The Finance Minister’s budget presentation 2 days ago continues to receive mixed reviews, including the predictable condemnation from the Opposition bench. Several business organisations were in praise of the some of the measures outlined, especially the promise to pay long outstanding VAT refunds with bonds. While some feel it’s not the ideal mode of payment, the majority was pleased nevertheless for this signal that payment was finally forthcoming. And we agree. It’s good to be paid although it would not immediately address the cash flow issue many are experiencing at present in the business community.

Mr. Imbert’s goodies basket, did bear some welcome relief for the man on the street, especially with the announcement of the increase in the minimum wage from $15.00 to $17.50 per hour. Again, while it’s not a substantial increase by any stretch of the imagination, it’s still a gesture in the right direction. And while we know that the business community would be the one footing the majority of the increase in the minimum wage, we are curious as to how the other morsels would be financed by the government. Where is the revenue coming from to pay gangsters and their cohorts that promised 15% increase in CEPEP wages.

Many have said that the brightest point of the entire budget presentation was the attempt to stimulate agriculture by removing taxes for registered farmers. For decades, the farming community has been calling on successive governments to remove taxes on inputs in agriculture. But now they are calling for more clarity as to who will benefit, as those who don’t own land may lose out. It’s still a move in the right direction, since it could serve to reduce our ridiculously high import bill if it’s not abused. Similarly with the higher allocation for Tobago, the sensible use of additional funds could reap greater rewards of it’s not used to fatten and enrich the lives of a few only. The tourism sector on the island remains woefully underdeveloped, and we hope the allocation can be used to further develop this invaluable aspect of the economy.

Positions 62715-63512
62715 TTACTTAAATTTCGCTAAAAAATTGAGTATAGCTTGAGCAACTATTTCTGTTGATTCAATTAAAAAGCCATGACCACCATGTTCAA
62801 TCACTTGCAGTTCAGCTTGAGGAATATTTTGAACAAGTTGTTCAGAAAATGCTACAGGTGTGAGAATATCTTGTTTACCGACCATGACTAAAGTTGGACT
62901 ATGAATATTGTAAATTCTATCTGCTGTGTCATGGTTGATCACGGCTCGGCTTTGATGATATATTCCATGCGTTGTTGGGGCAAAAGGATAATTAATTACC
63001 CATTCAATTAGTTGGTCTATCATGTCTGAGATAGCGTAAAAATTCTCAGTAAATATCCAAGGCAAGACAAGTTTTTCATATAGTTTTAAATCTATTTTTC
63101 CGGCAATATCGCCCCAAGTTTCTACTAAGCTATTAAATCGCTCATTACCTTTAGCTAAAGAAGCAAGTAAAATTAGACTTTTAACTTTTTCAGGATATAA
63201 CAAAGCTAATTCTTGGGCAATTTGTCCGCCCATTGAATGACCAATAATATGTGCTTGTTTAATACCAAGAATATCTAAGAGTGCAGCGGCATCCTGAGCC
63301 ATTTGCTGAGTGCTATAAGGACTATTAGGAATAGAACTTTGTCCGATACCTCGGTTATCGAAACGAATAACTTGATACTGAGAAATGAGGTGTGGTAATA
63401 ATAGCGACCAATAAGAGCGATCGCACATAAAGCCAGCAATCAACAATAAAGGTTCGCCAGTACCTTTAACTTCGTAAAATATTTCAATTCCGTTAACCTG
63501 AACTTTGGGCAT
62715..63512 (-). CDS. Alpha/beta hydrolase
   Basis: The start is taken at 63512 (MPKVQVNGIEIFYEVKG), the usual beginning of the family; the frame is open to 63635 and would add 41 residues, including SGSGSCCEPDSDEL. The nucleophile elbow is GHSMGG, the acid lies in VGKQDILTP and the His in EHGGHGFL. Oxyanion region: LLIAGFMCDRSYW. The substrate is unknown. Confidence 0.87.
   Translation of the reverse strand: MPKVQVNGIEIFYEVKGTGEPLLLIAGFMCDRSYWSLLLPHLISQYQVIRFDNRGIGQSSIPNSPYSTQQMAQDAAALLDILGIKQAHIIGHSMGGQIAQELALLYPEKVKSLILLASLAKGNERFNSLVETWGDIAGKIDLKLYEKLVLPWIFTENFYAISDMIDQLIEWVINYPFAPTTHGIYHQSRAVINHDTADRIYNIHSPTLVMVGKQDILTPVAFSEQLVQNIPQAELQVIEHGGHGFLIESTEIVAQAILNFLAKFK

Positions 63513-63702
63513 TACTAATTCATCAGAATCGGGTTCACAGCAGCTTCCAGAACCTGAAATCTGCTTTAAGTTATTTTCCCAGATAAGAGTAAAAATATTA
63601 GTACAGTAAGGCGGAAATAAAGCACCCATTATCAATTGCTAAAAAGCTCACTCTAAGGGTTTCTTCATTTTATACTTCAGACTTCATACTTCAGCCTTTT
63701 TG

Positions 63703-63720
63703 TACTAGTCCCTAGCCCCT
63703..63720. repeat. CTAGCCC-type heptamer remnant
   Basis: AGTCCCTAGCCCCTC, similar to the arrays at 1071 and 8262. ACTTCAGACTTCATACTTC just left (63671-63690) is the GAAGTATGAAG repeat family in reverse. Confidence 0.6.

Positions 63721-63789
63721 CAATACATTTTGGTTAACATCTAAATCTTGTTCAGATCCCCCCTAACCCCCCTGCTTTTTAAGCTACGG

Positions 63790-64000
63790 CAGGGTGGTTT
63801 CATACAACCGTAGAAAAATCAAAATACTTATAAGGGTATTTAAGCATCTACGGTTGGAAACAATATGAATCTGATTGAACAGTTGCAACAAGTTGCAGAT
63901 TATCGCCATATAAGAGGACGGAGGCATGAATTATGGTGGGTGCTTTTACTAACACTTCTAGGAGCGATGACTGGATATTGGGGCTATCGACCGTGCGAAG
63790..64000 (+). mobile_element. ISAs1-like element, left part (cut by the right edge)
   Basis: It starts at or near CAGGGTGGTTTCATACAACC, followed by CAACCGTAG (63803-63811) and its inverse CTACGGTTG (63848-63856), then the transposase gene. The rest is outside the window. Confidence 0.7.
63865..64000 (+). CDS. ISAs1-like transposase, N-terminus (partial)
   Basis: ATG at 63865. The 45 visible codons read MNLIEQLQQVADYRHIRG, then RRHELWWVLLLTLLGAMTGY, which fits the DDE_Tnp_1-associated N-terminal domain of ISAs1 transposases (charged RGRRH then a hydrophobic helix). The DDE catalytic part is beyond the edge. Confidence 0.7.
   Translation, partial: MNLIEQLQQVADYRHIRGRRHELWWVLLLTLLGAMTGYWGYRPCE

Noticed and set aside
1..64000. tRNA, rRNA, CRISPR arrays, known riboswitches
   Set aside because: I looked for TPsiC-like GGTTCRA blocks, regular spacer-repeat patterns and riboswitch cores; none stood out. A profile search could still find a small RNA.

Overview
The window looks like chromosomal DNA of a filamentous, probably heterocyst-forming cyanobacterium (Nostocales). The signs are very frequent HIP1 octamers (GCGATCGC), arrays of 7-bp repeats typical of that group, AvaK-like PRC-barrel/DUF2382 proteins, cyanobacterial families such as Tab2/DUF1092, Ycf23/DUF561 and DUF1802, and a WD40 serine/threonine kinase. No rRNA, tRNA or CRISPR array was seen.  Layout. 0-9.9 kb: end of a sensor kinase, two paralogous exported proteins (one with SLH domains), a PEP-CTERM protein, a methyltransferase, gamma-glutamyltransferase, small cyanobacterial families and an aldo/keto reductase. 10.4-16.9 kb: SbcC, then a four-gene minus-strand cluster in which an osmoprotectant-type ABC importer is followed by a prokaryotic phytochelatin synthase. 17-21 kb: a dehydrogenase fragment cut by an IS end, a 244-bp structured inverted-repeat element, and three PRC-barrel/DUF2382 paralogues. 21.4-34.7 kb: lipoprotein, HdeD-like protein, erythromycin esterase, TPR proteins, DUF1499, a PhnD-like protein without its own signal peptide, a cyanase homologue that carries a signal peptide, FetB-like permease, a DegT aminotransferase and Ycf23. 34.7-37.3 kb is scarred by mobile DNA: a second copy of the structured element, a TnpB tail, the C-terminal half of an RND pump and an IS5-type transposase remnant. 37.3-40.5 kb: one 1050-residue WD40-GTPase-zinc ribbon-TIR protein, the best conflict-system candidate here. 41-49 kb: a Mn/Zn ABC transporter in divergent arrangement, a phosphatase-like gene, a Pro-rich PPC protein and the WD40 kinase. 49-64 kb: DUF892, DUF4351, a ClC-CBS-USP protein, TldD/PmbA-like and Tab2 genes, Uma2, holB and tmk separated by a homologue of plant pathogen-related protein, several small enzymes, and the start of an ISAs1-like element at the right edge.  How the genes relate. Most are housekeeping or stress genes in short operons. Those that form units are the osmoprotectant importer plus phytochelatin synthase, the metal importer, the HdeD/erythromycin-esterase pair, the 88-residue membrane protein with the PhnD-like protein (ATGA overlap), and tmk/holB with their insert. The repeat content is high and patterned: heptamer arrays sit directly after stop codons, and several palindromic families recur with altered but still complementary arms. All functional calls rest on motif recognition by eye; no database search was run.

While we acknowledge that an election budget is what it is, we continue to be disappointed again that our government is refusing to acknowledge the urgent need to come up with viable means of self sustenance. Where are the measures to diversify the economy? Where are the incentives to grow other industries such as manufacturing so that we could continue to thrive when the oil dries up? Why isn’t the Finance Minister addressing our worsening foreign exchange crisis so that there might actually be goods and raw materials to import through the new Toco Port? It’s not just about ‘eating a food’ in an election year, Mr. Minister. It’s about growth and surviving after the election smoke screen has cleared.